Most people I know are indeed living their lives quite fully -- which is not the same as constant multitasking. But every now and then I run into someone either in person or through their writing, sometimes on blogs, sometimes in other venues, who seem to have done relatively little living and certainly little self-examination. That is very sad.

Monday, November 22, 2010

MackIntosh Inspired Wall Hanging

I've finally finished this wall hanging inspired by the Scottish architect/designer Charles Rennie Mackintosh. It has not been hanging long enough to straighten out and I should have waited to photograph it. The design as a quilt was done by Claudia Clark Myers for her book A Passion for Piecing.
It is perhaps the simplest in the book and one of the most dramatic. There is another quilt or two in the book that I'd love to make. I have to have the time and the nerve to spend as long piecing as they would demand.

I enjoyed pulling out all my reds and working with my daughter, Rachel to chose the ones to go into this quilt. Since my living room is full of red and black this is a perfect addition.

Saturday, November 20, 2010

Nice to Know I'm Not the Only One

It may take a bit of looking but that photo is my foot, garbed in a sock, on the pedal of my sewing machine. I very rarely sew with shoes on -- or at last not on my right foot which I use on the pedal of the machine, when the weather is reasonably warm, I'm like likely to be barefooted.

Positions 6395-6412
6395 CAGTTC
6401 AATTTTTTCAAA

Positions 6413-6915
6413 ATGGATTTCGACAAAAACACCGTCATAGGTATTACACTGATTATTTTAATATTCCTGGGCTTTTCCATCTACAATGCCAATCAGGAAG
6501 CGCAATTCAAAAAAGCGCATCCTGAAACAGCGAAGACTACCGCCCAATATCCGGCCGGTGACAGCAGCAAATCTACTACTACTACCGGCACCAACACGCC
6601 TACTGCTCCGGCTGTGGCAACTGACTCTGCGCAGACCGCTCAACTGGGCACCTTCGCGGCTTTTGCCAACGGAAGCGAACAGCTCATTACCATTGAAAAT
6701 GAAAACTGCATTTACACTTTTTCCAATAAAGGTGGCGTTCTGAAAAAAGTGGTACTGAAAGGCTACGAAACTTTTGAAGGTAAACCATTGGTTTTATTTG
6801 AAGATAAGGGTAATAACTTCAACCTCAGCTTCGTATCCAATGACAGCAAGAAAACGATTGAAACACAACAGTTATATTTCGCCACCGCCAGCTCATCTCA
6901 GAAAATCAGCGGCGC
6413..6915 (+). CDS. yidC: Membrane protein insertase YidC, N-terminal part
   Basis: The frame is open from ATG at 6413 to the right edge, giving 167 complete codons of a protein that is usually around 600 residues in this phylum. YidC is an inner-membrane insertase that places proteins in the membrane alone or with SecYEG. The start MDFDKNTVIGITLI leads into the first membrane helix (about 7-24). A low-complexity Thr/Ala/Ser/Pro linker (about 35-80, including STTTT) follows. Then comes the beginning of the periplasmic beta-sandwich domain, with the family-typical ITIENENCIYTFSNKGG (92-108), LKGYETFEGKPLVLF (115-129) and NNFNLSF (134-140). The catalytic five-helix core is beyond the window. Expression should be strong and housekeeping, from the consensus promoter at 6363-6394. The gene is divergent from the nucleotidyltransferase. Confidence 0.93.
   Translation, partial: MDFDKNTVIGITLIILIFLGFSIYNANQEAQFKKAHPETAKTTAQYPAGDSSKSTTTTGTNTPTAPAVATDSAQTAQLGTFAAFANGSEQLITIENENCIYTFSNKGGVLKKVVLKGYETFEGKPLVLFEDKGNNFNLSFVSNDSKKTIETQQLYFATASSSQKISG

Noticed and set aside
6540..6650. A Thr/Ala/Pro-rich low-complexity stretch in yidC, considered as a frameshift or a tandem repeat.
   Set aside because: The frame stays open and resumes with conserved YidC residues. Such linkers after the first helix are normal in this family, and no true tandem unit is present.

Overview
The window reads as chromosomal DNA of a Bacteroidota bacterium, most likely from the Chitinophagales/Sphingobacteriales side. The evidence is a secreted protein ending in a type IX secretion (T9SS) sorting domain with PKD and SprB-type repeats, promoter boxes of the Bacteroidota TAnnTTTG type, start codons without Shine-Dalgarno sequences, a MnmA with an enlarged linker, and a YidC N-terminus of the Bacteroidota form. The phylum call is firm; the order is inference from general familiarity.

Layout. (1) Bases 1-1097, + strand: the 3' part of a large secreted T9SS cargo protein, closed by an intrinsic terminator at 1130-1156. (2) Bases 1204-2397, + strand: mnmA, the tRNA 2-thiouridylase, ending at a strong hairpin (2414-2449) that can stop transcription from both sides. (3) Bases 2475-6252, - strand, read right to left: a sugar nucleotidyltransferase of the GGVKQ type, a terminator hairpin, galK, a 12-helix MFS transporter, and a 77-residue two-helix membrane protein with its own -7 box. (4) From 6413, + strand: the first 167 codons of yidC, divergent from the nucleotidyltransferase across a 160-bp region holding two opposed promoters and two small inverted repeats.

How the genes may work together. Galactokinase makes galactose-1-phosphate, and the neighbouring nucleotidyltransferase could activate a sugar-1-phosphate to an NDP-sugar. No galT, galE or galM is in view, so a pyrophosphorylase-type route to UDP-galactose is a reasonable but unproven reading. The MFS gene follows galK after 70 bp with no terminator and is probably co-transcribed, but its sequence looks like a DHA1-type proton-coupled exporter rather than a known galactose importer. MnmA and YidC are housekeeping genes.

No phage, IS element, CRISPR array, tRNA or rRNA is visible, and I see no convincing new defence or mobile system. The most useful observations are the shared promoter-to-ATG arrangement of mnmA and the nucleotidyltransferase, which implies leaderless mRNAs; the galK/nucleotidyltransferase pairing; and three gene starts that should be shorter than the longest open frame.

Recently Karen who write the Selvage Blog, which is in the sidebar here, said in a post that she usually sews barefooted and asked her readers what they did. The last time I looked over 30 had said they sew bare or sock-footed, and none were advocates for shoes. I feel I have much more control especially about the speed when I can feel the pedal right there under the sole of my foot. Naturally I know that when I drive a car, I am also controlling the speed with my foot, but that seems a very different matter. I do not drive barefooted and it's my understanding that most insurance companies insist the driver have on shoes -- which I think is pretty ridiculous.

To digress from sewing matters, I have long been aware that the reason we have the seat belt laws is because of serious lobbying on the part of insurance companies, not because legislators cared about saving our lives. The insurance companies didn't like the thousands and thousands of dollars it cost when an accident victim went through the windshield -- the injuries were horrible, if not fatal and the consequences often lifelong disabilities.

Well, I haven't heard of any disabilities from controlling sewing machines with the unshod foot and plan to continue sewing this was for the foreseeable future.

Thursday, November 18, 2010

November Journal Quilt

The theme of my year of journal quilts is trees and birds. For November the title is "The Ones Who Winter Over". I've added four birds to the leafless trees which represent the birds that I still see at the feeders -- or at least I hope these are the right birds. I'm not a bird identifier and I only watch them at feeders and to me the majority are LBBs -- which is "Little Brown/Black birds." I'm happy people feed them and later in the winter I wonder how the tiny little things manage to stay alive in blizzards. Nature's wonders.